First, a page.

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From: Alexander Nasonov (alnsn_at_[hidden])
Date: 2007-08-14 05:07:58

Aaron W. LaFramboise <aaronrabiddog51 <at>> writes:

> My main concern here is that this library only provides a macro-ized
> version, and nothing analogous to Alexandrescu's ScopeGuard, which takes
> a functor. I think this is a serious problem.

You can always emulate ScopeGuard:

boost::function<void()> on_exit =
    if_(currency_rate_inserted && !var(commit)) [
(std::map<std::string,double>::*)(std::string const&)
          , &rates
          , currency

BOOST_SCOPE_EXIT( (on_exit) ) { on_exit(); } BOOST_SCOPE_EXIT_END

but it's usually easier to write

BOOST_SCOPE_EXIT( (currency_rate_inserted)(commit)(rates)(currency) )
    if(currency_rate_inserted && !commit)

> The documentation states, "But there are times when writing a special
> class for such variable is not worth the effort. This is when ScopeExit
> macro comes into play." For very small amounts of exit code, which is
> usually the case in my experience, a BLL lambda expression is perfectly
> suitable.

I suspect that many people has a fear of using Boost.lambda and they're right
because they may end up writing the above lambda expression.

> The most common action to be taken, in my experience, is just a function
> call, which in fact only needs bind.

Conditional call is quite common too. But even an unconditional call to
overloaded function is painful. See above example.

> The main reasons for my preference of ScopeGuard over the proposed
> interface for small exit code sequences are:
> -Lower ugliness factor.
> -Better cohesiveness with possibly more complicated code patterns.

The example above proves the opposite.

> -Easier analysis by automated tools.

Can you give an example?

> RECOMMENDATION 1: Something comparable to ScopeGuard or the detail
> scope_guard should be included in this library.

I don't see why it should be included.

> A secondary concern is that about 2/3 of the time I'm using RAII, the
> pattern is a "conditional free" of the type explicated in the
> documentation example:
> > if(!commit)
> > m_persons.pop_back();
> The pattern here is:
> 1) Initialize a variable.
> 2) Do some work.
> 3) Set a variable.
> 4) Free a resource if variable is not set.
> This process is tedious and error-prone, and very much distracting from
> the main work to be done. Minimizing the amount of distracting error
> code necessary is one of the most important jobs of the code writer.

main work != main flow.
Error handling is as important as a main flow of execution.
I don't see how ScopeExit is worst than ScopeGuard in distracting from
the main flow. try/catch and try/finally are even worst, see the Alternatives

> I understand that it is impossible to determine whether normal exit or
> unwinding has triggered a destructor, but I believe there may be other
> ways to encode this pattern, at least freeing the implementor from
> having to type an explicit 'if.'


> RECOMMENDATION 2: Support for the "conditional free" pattern should be
> added.

Adding it would make the library more complex. Simple "if" inside a block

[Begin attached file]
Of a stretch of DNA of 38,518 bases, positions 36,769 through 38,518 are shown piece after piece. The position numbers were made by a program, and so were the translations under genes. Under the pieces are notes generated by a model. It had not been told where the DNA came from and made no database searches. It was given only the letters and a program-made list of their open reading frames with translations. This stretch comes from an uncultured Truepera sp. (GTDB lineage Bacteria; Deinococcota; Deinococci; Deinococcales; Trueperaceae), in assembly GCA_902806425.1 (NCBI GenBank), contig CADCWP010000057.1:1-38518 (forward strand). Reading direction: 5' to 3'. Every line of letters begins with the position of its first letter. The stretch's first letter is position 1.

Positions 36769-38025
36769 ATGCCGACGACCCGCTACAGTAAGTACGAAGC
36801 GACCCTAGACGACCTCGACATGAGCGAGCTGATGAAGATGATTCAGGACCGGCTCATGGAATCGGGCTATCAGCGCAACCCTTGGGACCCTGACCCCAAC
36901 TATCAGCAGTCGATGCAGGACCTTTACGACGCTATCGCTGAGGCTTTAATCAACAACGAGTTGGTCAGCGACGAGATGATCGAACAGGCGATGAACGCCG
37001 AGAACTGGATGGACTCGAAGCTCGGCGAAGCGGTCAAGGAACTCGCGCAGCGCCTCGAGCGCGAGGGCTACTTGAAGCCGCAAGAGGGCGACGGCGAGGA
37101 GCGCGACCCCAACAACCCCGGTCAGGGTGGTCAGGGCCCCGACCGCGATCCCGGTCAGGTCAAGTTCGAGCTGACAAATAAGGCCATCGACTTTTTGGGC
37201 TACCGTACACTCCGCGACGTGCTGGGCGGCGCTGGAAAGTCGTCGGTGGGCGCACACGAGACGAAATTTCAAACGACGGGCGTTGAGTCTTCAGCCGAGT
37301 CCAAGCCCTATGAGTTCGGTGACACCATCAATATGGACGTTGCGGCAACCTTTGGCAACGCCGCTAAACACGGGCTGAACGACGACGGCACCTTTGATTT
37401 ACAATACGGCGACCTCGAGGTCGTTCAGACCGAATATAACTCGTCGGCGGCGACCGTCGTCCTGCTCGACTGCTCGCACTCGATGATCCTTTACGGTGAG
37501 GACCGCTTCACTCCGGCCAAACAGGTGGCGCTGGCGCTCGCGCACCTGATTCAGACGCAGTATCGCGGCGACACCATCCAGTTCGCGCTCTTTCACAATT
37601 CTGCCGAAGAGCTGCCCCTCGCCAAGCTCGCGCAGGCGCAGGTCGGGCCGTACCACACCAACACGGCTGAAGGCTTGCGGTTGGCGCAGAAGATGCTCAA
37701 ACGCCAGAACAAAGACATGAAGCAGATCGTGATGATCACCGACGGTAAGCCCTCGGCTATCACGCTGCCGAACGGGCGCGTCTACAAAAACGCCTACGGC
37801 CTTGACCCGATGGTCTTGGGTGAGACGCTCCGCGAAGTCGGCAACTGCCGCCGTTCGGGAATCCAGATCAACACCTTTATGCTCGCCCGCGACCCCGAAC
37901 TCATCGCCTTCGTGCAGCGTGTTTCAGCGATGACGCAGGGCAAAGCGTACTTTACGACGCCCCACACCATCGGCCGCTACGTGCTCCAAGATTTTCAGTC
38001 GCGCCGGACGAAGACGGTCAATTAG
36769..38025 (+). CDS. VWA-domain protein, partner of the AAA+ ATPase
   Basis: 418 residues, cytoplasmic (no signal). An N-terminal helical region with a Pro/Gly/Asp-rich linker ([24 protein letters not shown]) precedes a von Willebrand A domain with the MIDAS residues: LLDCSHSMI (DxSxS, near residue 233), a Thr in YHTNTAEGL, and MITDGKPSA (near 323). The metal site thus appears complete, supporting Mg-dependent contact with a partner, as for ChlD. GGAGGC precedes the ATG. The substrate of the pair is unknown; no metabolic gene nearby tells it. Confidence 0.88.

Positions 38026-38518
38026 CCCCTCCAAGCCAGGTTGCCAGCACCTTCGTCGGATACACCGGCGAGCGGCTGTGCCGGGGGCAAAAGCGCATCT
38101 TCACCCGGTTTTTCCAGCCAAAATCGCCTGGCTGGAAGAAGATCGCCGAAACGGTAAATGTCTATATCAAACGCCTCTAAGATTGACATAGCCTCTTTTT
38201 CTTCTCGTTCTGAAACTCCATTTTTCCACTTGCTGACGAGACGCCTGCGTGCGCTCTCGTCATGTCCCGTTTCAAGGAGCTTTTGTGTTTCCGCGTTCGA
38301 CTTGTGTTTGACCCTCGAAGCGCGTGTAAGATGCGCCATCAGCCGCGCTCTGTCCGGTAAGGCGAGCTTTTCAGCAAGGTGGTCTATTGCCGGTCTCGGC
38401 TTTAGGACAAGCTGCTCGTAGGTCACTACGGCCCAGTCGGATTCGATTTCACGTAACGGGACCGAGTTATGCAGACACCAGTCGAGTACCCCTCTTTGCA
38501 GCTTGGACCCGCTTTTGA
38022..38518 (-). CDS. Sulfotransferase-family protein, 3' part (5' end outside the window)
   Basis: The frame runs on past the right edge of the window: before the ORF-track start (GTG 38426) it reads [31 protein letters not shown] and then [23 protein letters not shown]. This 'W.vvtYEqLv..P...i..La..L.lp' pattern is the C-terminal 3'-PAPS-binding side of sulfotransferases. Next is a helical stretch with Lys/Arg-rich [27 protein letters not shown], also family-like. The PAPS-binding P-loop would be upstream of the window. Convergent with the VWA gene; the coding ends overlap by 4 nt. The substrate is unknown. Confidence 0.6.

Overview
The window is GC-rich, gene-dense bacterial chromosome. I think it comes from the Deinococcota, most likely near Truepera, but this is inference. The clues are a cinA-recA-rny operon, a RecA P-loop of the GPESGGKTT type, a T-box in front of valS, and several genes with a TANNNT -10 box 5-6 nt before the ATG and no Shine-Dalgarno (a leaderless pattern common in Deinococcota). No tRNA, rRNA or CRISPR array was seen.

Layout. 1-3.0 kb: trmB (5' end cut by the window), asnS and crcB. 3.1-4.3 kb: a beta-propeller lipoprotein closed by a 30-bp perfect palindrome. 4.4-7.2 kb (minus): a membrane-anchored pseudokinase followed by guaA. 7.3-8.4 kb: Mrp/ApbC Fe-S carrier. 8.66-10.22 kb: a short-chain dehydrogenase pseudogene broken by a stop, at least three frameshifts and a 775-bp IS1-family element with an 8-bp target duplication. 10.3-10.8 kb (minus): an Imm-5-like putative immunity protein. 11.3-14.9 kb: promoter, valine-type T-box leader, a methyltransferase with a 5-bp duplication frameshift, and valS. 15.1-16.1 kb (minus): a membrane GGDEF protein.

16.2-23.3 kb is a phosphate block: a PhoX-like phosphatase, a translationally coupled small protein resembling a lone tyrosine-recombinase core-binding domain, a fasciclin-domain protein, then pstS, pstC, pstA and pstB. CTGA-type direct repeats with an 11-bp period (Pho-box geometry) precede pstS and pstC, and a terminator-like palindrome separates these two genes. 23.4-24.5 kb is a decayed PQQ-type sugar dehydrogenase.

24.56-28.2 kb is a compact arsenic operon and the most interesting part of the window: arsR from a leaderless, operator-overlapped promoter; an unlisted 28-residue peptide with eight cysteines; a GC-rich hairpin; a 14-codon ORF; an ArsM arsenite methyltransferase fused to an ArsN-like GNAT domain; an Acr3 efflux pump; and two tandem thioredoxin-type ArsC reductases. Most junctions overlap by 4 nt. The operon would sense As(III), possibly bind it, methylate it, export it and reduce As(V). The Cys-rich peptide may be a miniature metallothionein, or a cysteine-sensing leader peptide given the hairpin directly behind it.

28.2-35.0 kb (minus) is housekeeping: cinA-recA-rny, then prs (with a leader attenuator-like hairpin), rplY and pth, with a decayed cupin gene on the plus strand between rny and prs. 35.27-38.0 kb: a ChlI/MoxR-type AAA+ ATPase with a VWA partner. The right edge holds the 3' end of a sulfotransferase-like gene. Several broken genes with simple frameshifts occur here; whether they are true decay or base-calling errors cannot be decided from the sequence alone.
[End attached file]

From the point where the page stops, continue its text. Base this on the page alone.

would do this.

> > BOOST_SCOPE_EXIT( (commit)(m_persons) )
> This construct is confusing to me. I believe this is a PP sequence, but
> I'm not sure.

In tutorial: 'One argument is passed to BOOST_SCOPE_EXIT. It's
Boost.Preprocessor sequence of non-global variables that can be used
inside the block.'

> Since this library should be used in all parts of code,
> and not only by library implementors, I do not think it is appropriate
> for programmers to be exposed to the PP metaprogramming syntax. Normal
> function call notation should be used.

See the first note in tutorial. After proof-reading by Steven Watanabe
it should be:

"If C++ had variadic macros, introduced in C99, arguments could have been
passed more traditionally -- BOOST_SCOPE_EXIT(commit, m_persons). Passing
a Boost.Preprocessor sequence bypasses this C++ limitation."

> RECOMMENDATION 3: Use familiar syntax.

I wish I could.

> > * What is your evaluation of the documentation?
> It needs to be expanded. The exact semantics of this library are very
> unclear to me. Each identifier should be formally specified, and the
> overall semantics explained.
> For example:
> -The parameter of BOOST_SCOPE_EXIT is not explained.

"One argument is passed to BOOST_SCOPE_EXIT. It's Boost.Preprocessor sequence
of non-global variables that can be used inside the block. Global variables
can be used even if they are not listed. Variables are always passed by

"The ScopeExit schedules an execution of scope-exit-body at the end of the
scope. The scope-exit-body blocks are executed in the reverse order of ScopeExit
declarations in the given scope.

Each identifier in scope-exit-args-pp-seq must be a valid name in enclosing
These names are passed by reference to scope-exit-body and appear in scope-exit-
under the same names. The scope-exit-args-pp-seq must not contain duplicates.
identifiers listed in scope-exit-args-pp-seq, static variables, extern variables
and functions, and enumerations from the enclosing scope can be used inside
the scope-exit-body."

> -What constructs are permitted as parameters to the above macro? How
> many times are they evaluated?

... Boost.Preprocessor sequence of non-global _variables_ ...

Each _identifier_ in scope-exit-args-pp-seq must be a valid _name_ in enclosing

> -Exception-safety guarantees, if any, are not explained. What happens
> if an exception is thrown from within the exit code?

Tutorial: "BOOST_SCOPE_EXIT macro never catches exceptions".

> Also, there needs to be analysis regarding performance and storage
> efficiency impact, if any, as well as any other similar considerations.

In the Implementation section:
"Total run-time cost of this code is few assignments and an indirect function
call. It should be good enough for most cases."


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